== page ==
Pneumonia in bighorn sheep: Risk and resilience

E. Frances Cassirer, Kezia R. Manlove, Emily S. Almberg, Pauline L. Kamath, Mike Cox, Peregrine Wolff, Annette Roug, Justin Shannon, Rusty Robinson, Richard B. Harris, Ben J. Gonzales, Raina K. Plowright, Peter J. Hudson, Paul C. Cross, Andrew P. Dobson, Thomas E. Besser

Research output: Contribution to journalArticlepeer-review

33 Scopus citations

Abstract

Infectious disease contributed to historical declines and extirpations of bighorn sheep (Ovis canadensis) in North America and continues to impede population restoration and management. Reports of pneumonia outbreaks in free-ranging bighorn sheep following contact with domestic sheep have been validated by the results of 13 captive commingling experiments. However, ecological and etiological complexities still hinder our understanding and control of respiratory disease in wild sheep. In this paper, we review the literature and summarize recent data to present an overview of the biology and management of pneumonia in bighorn sheep. Many factors contribute to this population-limiting disease, but a bacterium (Mycoplasma ovipneumoniae) host-specific to Caprinae and commonly carried by healthy domestic sheep and goats, appears to be a primary agent necessary for initiating epizootics. All-age epizootics are usually associated with significant population declines, but mortality rates vary widely and factors influencing disease severity are not well understood. Once introduced, M. ovipneumoniae can persist in bighorn sheep populations for decades. Carrier females may transmit the pathogen to their susceptible lambs, triggering fatal pneumonia outbreaks in nursery groups, which limit recruitment and slow or prevent population recovery. The demographic costs of disease persistence can be equal to or greater than the impacts of the initial epizootic. Strain typing suggests that spillover of M. ovipneumoniae into bighorn sheep populations from domestic small ruminants is ongoing and that consequences of spillover are amplified by movements of infected bighorn sheep across populations. Therefore, current disease management strategies focus on reducing risk of spillover from reservoir populations of domestic sheep and goats and on limiting transmission among bighorn sheep. A variety of techniques are employed to prevent contacts that could lead to transmission, including limiting the numbers and distribution of both wild and domestic species. No vaccine or antibiotic treatment has controlled infection in domestic or wild sheep and to date, management actions have been unsuccessful at reducing morbidity, mortality, or disease spread once a bighorn sheep population has been exposed. More effective strategies are needed to prevent pathogen introduction, induce disease fadeout in persistently infected populations, and promote population resilience across the diverse landscapes bighorn sheep inhabit. A comprehensive examination of disease dynamics across populations could help elucidate how disease sometimes fades out naturally and whether population resilience can be increased in the face of infection. Cross-jurisdictional adaptive management experiments and transdisciplinary collaboration, including partnerships with members of the domestic sheep and goat community, are needed to speed progress toward sustainable solutions to protect and restore bighorn sheep populations.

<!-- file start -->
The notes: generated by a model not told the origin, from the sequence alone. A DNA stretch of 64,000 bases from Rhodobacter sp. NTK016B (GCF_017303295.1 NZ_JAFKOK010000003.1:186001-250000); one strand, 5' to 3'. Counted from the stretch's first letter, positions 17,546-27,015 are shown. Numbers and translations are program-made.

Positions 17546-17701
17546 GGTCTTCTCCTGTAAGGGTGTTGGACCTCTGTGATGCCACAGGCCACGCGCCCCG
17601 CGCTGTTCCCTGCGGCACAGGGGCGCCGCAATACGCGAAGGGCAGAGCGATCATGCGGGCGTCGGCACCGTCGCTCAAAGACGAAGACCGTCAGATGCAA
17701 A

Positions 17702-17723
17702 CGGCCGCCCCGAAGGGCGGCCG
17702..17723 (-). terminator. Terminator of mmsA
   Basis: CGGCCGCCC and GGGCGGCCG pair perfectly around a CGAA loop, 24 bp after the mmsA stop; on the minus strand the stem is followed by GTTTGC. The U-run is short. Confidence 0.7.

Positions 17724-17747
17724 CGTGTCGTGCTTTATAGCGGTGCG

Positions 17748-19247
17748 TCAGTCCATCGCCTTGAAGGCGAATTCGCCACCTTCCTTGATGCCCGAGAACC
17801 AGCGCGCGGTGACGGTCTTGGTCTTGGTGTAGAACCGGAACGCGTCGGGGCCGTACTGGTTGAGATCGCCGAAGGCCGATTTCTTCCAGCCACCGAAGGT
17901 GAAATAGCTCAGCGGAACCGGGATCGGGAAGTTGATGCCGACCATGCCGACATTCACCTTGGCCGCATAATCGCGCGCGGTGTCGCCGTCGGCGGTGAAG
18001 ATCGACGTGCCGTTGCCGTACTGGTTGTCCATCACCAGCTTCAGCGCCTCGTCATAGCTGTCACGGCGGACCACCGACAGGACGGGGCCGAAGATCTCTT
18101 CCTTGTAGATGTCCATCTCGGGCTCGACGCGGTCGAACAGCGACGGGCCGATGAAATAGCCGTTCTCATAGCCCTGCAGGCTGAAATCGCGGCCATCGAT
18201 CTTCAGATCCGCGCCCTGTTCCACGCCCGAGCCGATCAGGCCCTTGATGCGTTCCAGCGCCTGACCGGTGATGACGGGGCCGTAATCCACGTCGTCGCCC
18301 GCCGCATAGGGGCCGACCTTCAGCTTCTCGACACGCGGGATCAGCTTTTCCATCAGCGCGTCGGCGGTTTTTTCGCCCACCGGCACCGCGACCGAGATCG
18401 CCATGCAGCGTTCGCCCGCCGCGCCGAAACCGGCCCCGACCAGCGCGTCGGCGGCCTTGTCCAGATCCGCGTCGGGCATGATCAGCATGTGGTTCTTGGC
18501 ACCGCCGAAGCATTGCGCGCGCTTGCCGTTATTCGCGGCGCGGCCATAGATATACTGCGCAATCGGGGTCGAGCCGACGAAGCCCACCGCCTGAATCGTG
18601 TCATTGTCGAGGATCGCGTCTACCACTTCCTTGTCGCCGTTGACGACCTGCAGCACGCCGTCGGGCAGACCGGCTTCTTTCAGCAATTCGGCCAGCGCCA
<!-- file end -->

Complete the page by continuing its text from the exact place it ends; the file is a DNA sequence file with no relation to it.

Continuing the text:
Original languageEnglish (US)
Pages (from-to)32-45
Number of pages14
JournalJournal of Wildlife Management
Volume82
Issue number1
DOIs
StatePublished - Jan 2018

All Science Journal Classification (ASJC) codes

  • Ecology, Evolution, Behavior and Systematics
  • Ecology
  • Nature and Landscape Conservation

Keywords

  • Ovis canadensis
  • bighorn sheep
  • domestic goats
  • domestic sheep
  • respiratory disease
  • spillover
  • wildlife-livestock interface

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